The primitive embryological milk line appears in the fifth week of gestation when the embryo is 7 mm in length and extends from the axilla to the medial aspect of the groin. Soon thereafter, the milk line involutes, except in the mid-thoracic region where it forms band-like epidermal thickening and develops as a mammary ridge and then into the breast. Incomplete involution of the mammary streak gives rise to ectopic mammary tissues along the embryonic milk line. Mammary glands are modified sweat glands that develop from the mammary ridges, which extend from the axilla to the groin [6]. Accessory mammary glands occur more frequently in women than in men, and are generally sporadic, although familial forms have also been reported [7]. The traditional theory of ectopic breast does not support the presence of the vulvar and perineal ectopic breast tumors as seen in this case. Van der Putte suggested that specialized glands identical to the mammary glands normally exist in the anogenital area and have a close relationship with the eccrine glands. These glands are called mammary-like anogenital glands which are present in the anogenital region and are thought to be adnexal glands similar to mammary glands. Van der Putte’s theory also states that the formation of these lesions does not require the existence of normal breast tissues [4, 8, 9].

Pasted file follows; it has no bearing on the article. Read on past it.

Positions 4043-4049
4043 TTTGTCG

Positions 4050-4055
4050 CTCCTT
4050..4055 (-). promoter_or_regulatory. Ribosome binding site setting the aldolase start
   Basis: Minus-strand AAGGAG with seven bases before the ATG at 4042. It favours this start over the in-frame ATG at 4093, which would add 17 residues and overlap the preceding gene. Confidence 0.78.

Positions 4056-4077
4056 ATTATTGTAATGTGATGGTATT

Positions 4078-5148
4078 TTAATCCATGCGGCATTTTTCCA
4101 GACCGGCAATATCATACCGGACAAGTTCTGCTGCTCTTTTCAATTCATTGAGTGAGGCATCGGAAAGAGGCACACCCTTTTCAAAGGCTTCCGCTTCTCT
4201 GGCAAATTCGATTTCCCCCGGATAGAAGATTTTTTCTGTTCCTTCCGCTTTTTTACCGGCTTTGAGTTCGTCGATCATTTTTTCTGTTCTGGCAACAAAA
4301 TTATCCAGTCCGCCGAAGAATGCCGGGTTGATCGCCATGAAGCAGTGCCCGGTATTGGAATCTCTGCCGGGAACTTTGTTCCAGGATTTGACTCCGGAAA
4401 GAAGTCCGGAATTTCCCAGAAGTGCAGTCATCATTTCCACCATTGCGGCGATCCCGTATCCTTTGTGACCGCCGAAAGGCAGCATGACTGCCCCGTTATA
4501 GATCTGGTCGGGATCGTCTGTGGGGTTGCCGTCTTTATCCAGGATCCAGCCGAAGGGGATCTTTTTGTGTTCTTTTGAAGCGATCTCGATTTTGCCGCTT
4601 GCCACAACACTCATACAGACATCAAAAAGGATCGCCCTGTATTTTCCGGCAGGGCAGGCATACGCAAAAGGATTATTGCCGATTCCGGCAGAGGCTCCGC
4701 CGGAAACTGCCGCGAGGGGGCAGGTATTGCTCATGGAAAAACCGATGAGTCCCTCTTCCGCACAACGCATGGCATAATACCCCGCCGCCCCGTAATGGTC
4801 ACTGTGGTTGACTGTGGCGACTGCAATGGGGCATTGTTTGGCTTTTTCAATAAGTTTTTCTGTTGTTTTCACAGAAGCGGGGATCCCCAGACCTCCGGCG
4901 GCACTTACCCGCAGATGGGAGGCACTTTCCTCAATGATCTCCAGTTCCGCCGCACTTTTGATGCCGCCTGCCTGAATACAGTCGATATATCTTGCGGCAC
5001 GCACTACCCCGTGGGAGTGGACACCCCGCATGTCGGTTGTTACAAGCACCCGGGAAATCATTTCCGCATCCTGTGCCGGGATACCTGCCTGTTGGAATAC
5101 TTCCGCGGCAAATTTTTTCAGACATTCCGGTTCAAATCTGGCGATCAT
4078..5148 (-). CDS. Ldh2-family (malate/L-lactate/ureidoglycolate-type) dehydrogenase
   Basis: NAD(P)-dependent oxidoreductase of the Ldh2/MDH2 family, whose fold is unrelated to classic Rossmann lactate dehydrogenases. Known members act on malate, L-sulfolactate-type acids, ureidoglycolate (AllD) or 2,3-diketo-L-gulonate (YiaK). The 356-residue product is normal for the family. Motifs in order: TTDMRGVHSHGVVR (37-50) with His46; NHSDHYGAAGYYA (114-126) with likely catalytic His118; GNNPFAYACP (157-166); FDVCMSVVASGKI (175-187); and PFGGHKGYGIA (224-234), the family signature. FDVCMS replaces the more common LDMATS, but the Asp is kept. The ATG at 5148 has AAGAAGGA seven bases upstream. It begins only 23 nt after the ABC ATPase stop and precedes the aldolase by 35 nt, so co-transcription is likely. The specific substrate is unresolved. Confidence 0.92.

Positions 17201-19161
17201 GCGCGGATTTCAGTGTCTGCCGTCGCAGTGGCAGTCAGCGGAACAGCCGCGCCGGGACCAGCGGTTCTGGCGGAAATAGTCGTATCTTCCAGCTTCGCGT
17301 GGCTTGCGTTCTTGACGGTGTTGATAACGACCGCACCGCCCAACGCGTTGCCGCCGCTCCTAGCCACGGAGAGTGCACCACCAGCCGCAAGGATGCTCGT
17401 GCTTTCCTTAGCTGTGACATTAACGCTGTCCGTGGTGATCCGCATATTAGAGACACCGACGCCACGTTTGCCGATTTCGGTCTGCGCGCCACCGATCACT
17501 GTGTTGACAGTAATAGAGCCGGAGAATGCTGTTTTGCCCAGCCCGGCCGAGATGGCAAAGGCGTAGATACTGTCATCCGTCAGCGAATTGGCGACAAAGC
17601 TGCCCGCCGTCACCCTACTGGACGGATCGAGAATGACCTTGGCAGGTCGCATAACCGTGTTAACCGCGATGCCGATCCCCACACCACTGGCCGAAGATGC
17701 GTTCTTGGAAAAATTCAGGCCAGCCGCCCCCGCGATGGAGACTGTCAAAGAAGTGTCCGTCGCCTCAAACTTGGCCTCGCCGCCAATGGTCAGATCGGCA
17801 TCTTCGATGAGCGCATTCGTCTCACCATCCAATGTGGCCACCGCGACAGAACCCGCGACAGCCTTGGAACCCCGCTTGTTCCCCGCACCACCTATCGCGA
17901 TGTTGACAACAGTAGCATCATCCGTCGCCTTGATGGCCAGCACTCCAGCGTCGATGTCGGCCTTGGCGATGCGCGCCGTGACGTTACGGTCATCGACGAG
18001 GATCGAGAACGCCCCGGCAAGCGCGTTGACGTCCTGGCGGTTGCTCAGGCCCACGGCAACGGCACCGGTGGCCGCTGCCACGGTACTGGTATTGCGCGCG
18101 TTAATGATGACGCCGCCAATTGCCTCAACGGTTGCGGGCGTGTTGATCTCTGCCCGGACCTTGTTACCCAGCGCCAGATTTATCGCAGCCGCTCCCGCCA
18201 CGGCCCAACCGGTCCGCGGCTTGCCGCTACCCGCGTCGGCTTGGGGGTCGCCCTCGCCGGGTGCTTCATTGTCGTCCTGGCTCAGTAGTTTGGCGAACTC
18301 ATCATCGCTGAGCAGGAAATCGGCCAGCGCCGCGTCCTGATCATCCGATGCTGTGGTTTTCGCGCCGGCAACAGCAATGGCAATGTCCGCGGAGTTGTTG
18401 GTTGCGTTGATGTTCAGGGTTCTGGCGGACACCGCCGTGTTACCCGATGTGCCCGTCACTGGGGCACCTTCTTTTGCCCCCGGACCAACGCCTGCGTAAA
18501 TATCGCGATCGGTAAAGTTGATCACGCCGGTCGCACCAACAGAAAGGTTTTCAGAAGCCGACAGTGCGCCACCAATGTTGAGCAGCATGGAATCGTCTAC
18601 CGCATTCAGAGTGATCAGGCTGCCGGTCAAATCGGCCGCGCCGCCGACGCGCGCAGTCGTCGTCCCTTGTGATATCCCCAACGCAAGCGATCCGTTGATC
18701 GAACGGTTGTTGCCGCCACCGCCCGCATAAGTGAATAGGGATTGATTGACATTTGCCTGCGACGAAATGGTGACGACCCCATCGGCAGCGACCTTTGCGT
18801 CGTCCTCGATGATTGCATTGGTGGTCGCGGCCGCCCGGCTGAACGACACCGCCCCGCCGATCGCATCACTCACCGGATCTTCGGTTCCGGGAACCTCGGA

In 2006, Atwal published a case of previously documented supernumerary mammary tissue-originating vulvar fibroadenoma, describing a lesion that histopathologically mimicked a fibroadenoma with positive estrogenic receptors on immunohistochemistry and with healthy mammary tissues surrounding the lesion [5]. The presence of ectopic mammary tissue that is characteristically normal and surrounds a lesion, described as fibroadenoma, supports the theory of ectopic mammary tissue and shows that not all fibroadenomas are derived from anogenital glands similar to the breast, as van der Putte confirmed [4, 10]. Currently, a distinction is made between ectopic breast tissues and mammary-like anogenital glands, which are located at a more medial site proximal to the labia minora. These structures are simpler and present in greater numbers [4]. However, differentiation between the two entities is very difficult due to their remarkable similarities [7]. The immunohistochemical profile of mammary-like anogenital glands is also very similar to that seen in normal breast tissues [11]. Given that the tissue, in our case, was found at the posterior vaginal mucosa, just inside the hymenal ring, it more likely originated from mammary-like anogenital glands.